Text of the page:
Kathryn Burnham is the outreach director of the University of Utah group SPEAK (Students Promoting Eating Disorder Awareness & Knowledge), which focuses on eating-disorder research, outreach and awareness. SPEAK, now in its 10th year, hosts Love Your Body Week annually (through March 2, various locations, web.Utah.edu/speak); the week’s free events range from a presentation on size-related stigma to a self-defense course. Burnham, a U senior who’ll be graduating in May as a certified health-education specialist, talked with City Weekly about Love Your Body Week and eating disorders.
Do many students come to you for help with eating disorders?
I don’t have a lot of people who come in to the office. We get a lot more questions when we have a table set up at an event, and people can just come talk to us. I’ve had lots of good conversations. We have a lot of people ask us, “What can I do to help a friend who has an eating disorder?” or, “Does my friend have an eating disorder?” We have pamphlets; we have a resource list. A lot of what we do is getting the message out, and being a resource for people. People can also e-mail us anytime.
What does this year’s theme of “Love Your Body, Love Your Land” mean?
We wanted to have more of a connection with your environment. We’re doing a lot with how foods relate to health, and how to have a healthy relationship with food and also a healthy relationship with your environment—not just nature, but also the way you live, like stress management, nourishing your body with healthy foods. We have events with organic farming, farm-to-table and nurturing your body the natural way.
There are a lot of conflicting messages when it comes to weight—love your body, love your shape, but make sure you go exercise, too. How can you find a balance?
You don’t want to say, “Love your body, eat a gallon of ice cream!” It’s a fine line. Having a body-type acceptance, and realizing that you are going to be good at things that other people aren’t, and you’re also going to have limitations. Really taking genetics into account. A lot of people think that when you work out, you’re automatically going to have this perfect, media-ideal body. But some people have bigger rib cages. Some people are taller, shorter. It’s really constricting when the media says you have to be this perfect size. It’s really loving your body, and having your own concept of beauty, too.
One of SPEAK’s founders is researching the relationship between core resilience, body dissatisfaction and eating behaviors in college females. What is that?
Resilience is the way you come back from a hard time, the way you rebound in a healthy way. If something bad happens, you take it in perspective—“That wasn’t a very good day; tomorrow I’m going to wake up and I’m not going to be mad at myself.” Being resilient plays a big role in the way that people view themselves. We tend to be very hard on ourselves, and set unrealistic goals for ourselves. When you’re resilient, you find things that work for you, and become really connected to your inner self and strength. Finding a support network of people who love you and know you and who can help you find that inner strength is important. With eating disorders, that’s really important—having a strong support system of people who really love you, and aren’t berating you about mistakes that you’ve made.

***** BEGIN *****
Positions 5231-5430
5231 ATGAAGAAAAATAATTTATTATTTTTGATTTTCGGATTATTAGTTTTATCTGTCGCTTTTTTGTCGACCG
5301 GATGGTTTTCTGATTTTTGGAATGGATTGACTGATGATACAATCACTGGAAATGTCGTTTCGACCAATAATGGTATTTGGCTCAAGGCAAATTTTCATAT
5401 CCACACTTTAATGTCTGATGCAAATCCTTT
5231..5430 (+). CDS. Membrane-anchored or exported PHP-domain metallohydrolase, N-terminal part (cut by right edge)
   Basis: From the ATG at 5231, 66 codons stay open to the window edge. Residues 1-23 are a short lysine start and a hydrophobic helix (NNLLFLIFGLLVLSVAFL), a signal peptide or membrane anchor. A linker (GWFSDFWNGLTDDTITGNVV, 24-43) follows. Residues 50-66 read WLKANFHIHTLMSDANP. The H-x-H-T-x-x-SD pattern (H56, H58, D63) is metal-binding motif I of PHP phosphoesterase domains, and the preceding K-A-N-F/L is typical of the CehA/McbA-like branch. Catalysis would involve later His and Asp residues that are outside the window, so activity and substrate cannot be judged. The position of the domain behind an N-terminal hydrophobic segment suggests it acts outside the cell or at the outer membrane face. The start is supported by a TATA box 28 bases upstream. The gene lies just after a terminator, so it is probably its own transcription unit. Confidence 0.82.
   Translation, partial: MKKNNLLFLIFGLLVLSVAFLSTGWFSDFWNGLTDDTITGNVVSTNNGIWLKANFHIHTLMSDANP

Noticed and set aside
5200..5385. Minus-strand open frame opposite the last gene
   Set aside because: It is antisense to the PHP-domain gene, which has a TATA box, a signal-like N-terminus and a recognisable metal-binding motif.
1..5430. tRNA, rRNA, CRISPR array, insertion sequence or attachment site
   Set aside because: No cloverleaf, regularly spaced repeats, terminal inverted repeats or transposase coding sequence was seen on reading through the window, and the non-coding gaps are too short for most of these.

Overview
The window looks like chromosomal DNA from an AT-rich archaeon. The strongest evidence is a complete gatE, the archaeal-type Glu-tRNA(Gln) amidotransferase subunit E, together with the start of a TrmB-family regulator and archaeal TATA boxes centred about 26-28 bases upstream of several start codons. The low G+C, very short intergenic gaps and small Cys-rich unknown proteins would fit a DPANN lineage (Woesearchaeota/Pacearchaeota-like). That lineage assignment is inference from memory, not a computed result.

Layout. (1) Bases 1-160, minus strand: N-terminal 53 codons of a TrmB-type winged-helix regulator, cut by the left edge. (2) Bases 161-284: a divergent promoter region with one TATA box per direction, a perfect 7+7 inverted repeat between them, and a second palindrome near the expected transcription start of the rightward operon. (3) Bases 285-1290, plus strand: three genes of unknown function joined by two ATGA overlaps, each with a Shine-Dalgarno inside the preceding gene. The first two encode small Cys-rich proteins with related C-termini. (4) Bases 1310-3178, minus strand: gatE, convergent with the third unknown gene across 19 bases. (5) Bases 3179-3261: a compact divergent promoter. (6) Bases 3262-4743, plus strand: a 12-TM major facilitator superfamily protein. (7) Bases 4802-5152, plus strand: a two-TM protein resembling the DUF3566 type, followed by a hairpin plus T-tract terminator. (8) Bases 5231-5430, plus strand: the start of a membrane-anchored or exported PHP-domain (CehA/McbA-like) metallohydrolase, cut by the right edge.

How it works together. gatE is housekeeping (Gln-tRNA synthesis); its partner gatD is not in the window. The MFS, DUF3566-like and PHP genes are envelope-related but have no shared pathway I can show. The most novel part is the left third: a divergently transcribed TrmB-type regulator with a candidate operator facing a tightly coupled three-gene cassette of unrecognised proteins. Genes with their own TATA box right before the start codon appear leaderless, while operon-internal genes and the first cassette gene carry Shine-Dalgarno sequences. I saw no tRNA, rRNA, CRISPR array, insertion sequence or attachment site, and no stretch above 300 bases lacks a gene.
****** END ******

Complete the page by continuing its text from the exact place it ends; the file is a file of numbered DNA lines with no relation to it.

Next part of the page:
What’s the “weight bias” in promoting physical activity?
There are a lot of things when it comes to physical activity: How it’s promoted; that you have to be fit and skinny in order to exercise and go to the gym. It’s really intimidating for a lot of people to go to the gym because there are a lot of skinny, super-fit people. She’s helping people realize that you don’t have to have a certain type of body to be fit. You can be fit by doing things that you love—going for a walk after dinner, or going for a swim on Saturday mornings. Just really connecting with your body type, and finding ways to love your body and exercise and take care of your body the way that you move. Everyone’s different; not everyone’s going to be good at running.
What makes people feel bad or good about their body?
A big part of our message is being happy with who you are, and not comparing yourself to the media ideals—really, just rejecting that you have to have this hair color, this skin tone, these eyes, this breast size, whatever, to be a beautiful person. We try to focus on not itemizing your body. The media will say, “Love your lips. Have the perfect lips.” We say, love yourself, love your personality. A lot of people fall into the false conception that losing weight will help them love their body more. Really, it’s internal. You have to love your personality and who you are before you’ll love your appearance, no matter how beautiful you are.
Media messages are so conflicting. They’ll have a magazine cover that says, “Lose 20 Pounds Fast!” and on the other side they’ll have, “Luscious Chocolate Brownie Recipe!” It’s like, “Wait a minute, how can I lose 20 pounds and eat chocolate brownies?” The magazines reap the benefits of insecurities. The magazines say your skin is never good enough, and you have to be skinny. It’s very conflicting and confusing to a lot of people.